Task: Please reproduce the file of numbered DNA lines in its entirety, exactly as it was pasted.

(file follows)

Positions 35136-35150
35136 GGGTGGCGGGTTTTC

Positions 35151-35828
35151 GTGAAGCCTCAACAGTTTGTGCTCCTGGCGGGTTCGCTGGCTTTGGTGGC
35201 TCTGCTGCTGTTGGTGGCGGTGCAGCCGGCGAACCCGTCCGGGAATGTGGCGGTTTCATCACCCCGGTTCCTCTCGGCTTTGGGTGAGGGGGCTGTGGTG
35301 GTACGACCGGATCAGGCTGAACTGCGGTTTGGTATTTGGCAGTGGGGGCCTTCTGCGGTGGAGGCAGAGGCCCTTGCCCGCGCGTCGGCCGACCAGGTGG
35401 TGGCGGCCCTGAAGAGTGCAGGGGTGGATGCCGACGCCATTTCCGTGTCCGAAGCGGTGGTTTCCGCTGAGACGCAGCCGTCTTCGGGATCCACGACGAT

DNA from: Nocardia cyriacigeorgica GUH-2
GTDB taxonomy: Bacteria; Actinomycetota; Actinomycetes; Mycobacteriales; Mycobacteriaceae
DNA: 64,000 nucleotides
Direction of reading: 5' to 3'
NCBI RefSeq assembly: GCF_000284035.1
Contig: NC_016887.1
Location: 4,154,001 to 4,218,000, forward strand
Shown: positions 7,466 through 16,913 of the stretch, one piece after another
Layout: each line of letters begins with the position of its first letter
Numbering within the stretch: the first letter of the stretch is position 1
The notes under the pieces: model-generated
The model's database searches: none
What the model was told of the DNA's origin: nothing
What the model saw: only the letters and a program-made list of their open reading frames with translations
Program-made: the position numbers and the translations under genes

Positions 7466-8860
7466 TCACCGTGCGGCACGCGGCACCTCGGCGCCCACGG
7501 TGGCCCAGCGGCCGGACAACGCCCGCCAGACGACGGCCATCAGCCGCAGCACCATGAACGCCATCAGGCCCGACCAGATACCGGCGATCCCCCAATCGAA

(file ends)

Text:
Positions 35136-35150
35136 GGGTGGCGGGTTTTC

Positions 35151-35828
35151 GTGAAGCCTCAACAGTTTGTGCTCCTGGCGGGTTCGCTGGCTTTGGTGGC
35201 TCTGCTGCTGTTGGTGGCGGTGCAGCCGGCGAACCCGTCCGGGAATGTGGCGGTTTCATCACCCCGGTTCCTCTCGGCTTTGGGTGAGGGGGCTGTGGTG
35301 GTACGACCGGATCAGGCTGAACTGCGGTTTGGTATTTGGCAGTGGGGGCCTTCTGCGGTGGAGGCAGAGGCCCTTGCCCGCGCGTCGGCCGACCAGGTGG
35401 TGGCGGCCCTGAAGAGTGCAGGGGTGGATGCCGACGCCATTTCCGTGTCCGAAGCGGTGGTTTCCGCTGAGACGCAGCCGTCTTCGGGATCCACGACGAT

DNA from: Nocardia cyriacigeorgica GUH-2
GTDB taxonomy: Bacteria; Actinomycetota; Actinomycetes; Mycobacteriales; Mycobacteriaceae
DNA: 64,000 nucleotides
Direction of reading: 5' to 3'
NCBI RefSeq assembly: GCF_000284035.1
Contig: NC_016887.1
Location: 4,154,001 to 4,218,000, forward strand
Shown: positions 7,466 through 16,913 of the stretch, one piece after another
Layout: each line of letters begins with the position of its first letter
Numbering within the stretch: the first letter of the stretch is position 1
The notes under the pieces: model-generated
The model's database searches: none
What the model was told of the DNA's origin: nothing
What the model saw: only the letters and a program-made list of their open reading frames with translations
Program-made: the position numbers and the translations under genes

Positions 7466-8860
7466 TCACCGTGCGGCACGCGGCACCTCGGCGCCCACGG
7501 TGGCCCAGCGGCCGGACAACGCCCGCCAGACGACGGCCATCAGCCGCAGCACCATGAACGCCATCAGGCCCGACCAGATACCGGCGATCCCCCAATCGAA